The Problem With Black Exceptionalism


In April of 2014, I released my third book, “Truth for our Youth: A Self-Empowerment Book for Teens.” Every time I appear on a radio show to promote my new book, I’m asked why I wrote it. My answer is generally the same every time and I think it’s important enough to share with you, as it speaks to issues much larger than my book.

I’m tired of how we as a community promote Black exceptionalism: “my child got accepted here,” “my child won a scholarship,” “I’ve accomplished this or that.” “She’s the first Black something or other…” Black people usually can point to any number of individual superstars and high achievers. But for every one child or adult that is exceptional, hundreds of thousands more are low-performing, content with mediocrity, and destined for lives of poverty and failure.

I was an exceptional young person, and my parents were proud of me. My children are exceptional youth, and I’m proud of them. But being “exceptional” in a context wherein the masses of your people are suffering and failing, is a bittersweet reality; It reminds me of the early days in Michael Jordan’s career when he would drop 40, 50, and 60 points in a game and his TEAM would still lose.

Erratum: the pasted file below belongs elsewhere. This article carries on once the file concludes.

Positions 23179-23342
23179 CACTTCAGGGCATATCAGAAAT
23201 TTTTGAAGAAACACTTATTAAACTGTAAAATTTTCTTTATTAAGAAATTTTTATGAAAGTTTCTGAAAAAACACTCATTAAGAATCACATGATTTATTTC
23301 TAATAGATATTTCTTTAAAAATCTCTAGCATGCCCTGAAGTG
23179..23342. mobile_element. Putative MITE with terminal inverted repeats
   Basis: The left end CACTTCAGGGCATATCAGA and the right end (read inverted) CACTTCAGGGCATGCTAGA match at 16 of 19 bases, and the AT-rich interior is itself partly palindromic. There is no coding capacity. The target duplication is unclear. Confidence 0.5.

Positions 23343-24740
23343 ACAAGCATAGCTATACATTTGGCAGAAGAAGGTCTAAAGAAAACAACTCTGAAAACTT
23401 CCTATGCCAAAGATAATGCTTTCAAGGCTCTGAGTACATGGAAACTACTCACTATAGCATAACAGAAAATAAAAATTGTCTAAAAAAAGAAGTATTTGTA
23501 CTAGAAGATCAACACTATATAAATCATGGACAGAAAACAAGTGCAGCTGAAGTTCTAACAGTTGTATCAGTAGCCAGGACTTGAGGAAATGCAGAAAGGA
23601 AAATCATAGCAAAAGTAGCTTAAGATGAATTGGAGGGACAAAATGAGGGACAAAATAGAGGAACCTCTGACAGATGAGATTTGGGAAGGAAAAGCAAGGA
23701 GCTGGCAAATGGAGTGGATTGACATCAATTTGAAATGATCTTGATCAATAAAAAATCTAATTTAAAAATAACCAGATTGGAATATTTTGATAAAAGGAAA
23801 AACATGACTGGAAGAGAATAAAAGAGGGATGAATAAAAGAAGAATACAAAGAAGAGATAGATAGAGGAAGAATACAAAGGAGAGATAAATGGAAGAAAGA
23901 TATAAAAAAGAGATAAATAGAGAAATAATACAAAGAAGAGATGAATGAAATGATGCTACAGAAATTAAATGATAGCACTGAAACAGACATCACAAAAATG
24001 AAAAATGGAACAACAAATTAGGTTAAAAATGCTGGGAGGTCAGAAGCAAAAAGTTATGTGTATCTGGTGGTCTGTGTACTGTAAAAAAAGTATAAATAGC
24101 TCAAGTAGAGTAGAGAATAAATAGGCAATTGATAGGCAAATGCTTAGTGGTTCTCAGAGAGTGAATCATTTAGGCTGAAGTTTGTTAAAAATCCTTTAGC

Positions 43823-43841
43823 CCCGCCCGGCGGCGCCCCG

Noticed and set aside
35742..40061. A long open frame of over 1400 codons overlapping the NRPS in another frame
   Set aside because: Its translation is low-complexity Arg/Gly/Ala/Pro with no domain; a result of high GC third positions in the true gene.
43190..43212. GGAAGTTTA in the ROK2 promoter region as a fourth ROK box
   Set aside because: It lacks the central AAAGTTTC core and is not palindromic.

The presence of “exceptional” Black schools, people, and institutions should be acknowledged as signs of hope and pride. But Black exceptionalism has a dangerous side as well. To the same degree that we (and the media) celebrate and promote Black success and achievement however, we sometimes tolerate and ignore mass Black FAILURE.

Furthermore, we can sometimes forget (or fail to understand) that neither Black success or dysfunction are organic or innate, but the partial result of empowering experiences, institutions, and personal initiative on one hand and systemic institutions of oppression which collectively work to stunt, deprive, and cripple our intellectual, cultural, institutional, and creative capacity on the other.

And I don’t even have enough space here to address how some of us who deem ourselves “exceptional” often become arrogant, competitive, self-absorbed, vulgar careerists who are detached from community concerns…..